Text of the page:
I'm not convinced that it actually MATTERS if you update this plugin. Adobe doesn't exactly run tight code, its surely loaded with other vulnerabilities. Best bet is probably to stick with the latest 64bit (there's no proof that the newer 32bit plugin is any more secure), and run one of those flash blocking mozilla add-ons. If you *really must* view the flash, then you can judge whether or not you trust the source enough to actually activate it.
adamw wrote on 2010-06-28 15:11:
"Adobe doesn’t exactly run tight code, its surely loaded with other vulnerabilities." Well, sure, but normal security practice is not to run code with known public vulns. A vulnerability that everyone knows about because it's been massively publicised and is known to be being actively exploited is more of an issue than potential vulnerabilities that haven't yet been exposed. "Best bet is probably to stick with the latest 64bit (there’s no proof that the newer 32bit plugin is any more secure)" It has the major vulnerability that was widely publicised fixed, that makes it more secure in my book! "and run one of those flash blocking mozilla add-ons" NoScript does this, so I get it for free.
DH wrote on 2010-06-28 17:52:
If you don't run them, they can't hurt you and knowing that there are probably LOTS of other equally "disastrous" defects in it, you really should be careful about running flash to begin with. Again, just because one bug was found doesn't prove that it is safe, and it is definitely NOT WORTH running to begin with and certainly not worth installing nspluginwrapper for...
Adam Williamson wrote on 2010-06-28 18:00:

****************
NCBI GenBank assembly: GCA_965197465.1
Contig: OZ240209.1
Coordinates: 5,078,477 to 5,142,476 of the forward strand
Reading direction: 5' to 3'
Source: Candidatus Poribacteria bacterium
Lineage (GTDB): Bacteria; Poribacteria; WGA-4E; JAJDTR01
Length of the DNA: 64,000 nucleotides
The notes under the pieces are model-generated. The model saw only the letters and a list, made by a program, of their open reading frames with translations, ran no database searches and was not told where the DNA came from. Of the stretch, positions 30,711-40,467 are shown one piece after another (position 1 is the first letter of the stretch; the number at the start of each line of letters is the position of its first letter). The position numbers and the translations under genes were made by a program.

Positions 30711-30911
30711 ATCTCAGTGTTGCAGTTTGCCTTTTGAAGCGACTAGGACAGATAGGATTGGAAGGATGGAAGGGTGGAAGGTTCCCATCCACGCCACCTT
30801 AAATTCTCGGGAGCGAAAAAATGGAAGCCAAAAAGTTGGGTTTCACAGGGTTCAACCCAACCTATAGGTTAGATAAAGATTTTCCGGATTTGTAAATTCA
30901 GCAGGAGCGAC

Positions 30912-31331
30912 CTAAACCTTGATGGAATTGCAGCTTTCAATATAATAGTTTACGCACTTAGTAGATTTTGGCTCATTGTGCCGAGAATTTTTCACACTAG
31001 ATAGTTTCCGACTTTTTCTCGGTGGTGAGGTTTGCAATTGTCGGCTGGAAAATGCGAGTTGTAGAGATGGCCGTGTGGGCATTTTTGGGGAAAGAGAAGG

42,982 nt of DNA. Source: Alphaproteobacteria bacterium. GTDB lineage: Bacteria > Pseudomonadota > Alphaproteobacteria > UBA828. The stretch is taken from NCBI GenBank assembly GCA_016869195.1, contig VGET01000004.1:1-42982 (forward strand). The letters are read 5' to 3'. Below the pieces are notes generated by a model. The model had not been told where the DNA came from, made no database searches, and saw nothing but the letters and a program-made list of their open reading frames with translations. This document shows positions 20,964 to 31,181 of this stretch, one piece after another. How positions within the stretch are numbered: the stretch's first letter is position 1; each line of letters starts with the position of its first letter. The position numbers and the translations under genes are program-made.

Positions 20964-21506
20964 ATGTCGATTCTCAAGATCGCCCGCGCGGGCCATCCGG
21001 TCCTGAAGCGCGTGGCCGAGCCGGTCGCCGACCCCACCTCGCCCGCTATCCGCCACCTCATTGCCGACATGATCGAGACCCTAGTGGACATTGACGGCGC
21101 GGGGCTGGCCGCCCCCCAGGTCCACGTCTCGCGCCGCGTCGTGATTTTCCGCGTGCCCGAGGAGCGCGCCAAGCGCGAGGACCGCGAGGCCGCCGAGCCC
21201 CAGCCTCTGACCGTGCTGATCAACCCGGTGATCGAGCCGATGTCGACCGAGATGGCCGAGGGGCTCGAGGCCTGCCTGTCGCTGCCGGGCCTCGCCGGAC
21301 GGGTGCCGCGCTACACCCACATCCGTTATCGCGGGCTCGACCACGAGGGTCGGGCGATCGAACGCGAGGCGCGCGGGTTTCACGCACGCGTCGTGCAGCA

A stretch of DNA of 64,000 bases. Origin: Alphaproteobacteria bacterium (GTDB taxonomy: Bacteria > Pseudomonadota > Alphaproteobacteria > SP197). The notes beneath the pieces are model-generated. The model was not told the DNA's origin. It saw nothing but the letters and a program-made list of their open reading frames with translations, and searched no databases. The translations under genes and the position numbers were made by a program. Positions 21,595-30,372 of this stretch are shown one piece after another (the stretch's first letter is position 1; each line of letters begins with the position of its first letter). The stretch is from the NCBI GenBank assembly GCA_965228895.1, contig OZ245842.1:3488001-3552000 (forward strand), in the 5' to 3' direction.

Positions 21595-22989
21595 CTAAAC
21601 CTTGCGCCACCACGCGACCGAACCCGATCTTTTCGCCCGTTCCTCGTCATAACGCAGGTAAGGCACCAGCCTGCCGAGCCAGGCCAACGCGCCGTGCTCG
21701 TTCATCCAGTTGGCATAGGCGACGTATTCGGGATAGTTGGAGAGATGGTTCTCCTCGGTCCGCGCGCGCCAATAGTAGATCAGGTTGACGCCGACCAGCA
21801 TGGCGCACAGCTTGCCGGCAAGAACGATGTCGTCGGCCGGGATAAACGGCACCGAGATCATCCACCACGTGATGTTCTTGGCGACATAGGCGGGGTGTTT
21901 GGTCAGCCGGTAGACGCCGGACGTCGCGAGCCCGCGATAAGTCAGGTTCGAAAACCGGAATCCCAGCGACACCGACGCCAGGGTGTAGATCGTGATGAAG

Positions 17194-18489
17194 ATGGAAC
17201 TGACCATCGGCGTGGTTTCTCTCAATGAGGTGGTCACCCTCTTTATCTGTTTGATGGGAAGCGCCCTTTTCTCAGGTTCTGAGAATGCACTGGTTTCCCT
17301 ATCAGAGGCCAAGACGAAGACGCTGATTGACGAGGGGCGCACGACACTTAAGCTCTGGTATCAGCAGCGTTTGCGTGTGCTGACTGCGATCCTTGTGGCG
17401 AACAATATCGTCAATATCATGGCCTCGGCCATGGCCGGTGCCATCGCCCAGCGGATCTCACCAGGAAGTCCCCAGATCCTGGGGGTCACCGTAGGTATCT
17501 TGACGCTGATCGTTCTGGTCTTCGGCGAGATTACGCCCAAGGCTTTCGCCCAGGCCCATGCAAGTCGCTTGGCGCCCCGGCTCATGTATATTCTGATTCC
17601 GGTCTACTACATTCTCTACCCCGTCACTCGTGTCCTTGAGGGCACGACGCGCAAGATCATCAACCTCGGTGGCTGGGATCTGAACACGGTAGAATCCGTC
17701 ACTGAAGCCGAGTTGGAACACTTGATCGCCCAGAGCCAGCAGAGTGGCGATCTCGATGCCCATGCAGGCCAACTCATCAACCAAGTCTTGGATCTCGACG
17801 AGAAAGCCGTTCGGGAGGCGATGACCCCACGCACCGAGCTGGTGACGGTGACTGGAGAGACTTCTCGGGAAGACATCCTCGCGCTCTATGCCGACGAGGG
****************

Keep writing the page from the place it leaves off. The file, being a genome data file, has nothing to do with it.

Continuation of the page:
"Again, just because one bug was found doesn’t prove that it is safe" This you can say of any piece of software. "Again, just because one bug was found doesn’t prove that it is safe, and it is definitely NOT WORTH running to begin with and certainly not worth installing nspluginwrapper for…" This isn't a judgment you can make for anyone else, only for yourself.
Andre Robatino wrote on 2010-07-01 21:41:
You can use the Adobe repo on 64-bit without pulling in the Adobe Reader. Here's a thread about what's going on with the dependencies: http://lists.fedoraproject.org/pipermail/users/2010-May/373309.html and I also made a few comments near the end of the 64-bit Flash thread http://forums.fedoraforum.org/showthread.php?t=205642 regarding this issue. It's basically a matter of first getting the right packages installed from the non-Adobe repos first, after which it won't try to pull the Reader in anymore.
Ankur Sinha wrote on 2010-07-07 08:30:
We have a page on the wiki for this : http://fedoraproject.org/wiki/flash
adamw wrote on 2010-07-07 15:33:
yes. Also, I have a blog. :) I'm not particularly comfortable writing in detail about non-free software on the official wiki.
Thub wrote on 2010-07-07 18:16:
Personally, I'd rather enable Adobe's repo. Yes, it does install some foreign language packages of Adobe Reader, but once I remove them, they don't come back or cause dependency problems. Interestingly, the last time I used the repo on a new machine it didn't install anything extra, so it's possible they've fixed it. The advantage of using the repo is that they are actually really good about providing security updates in the repo, so you're probably better off than the Windows folks as far as getting the fix fast. For me that's worth the one-time hassle of removing the extra packages.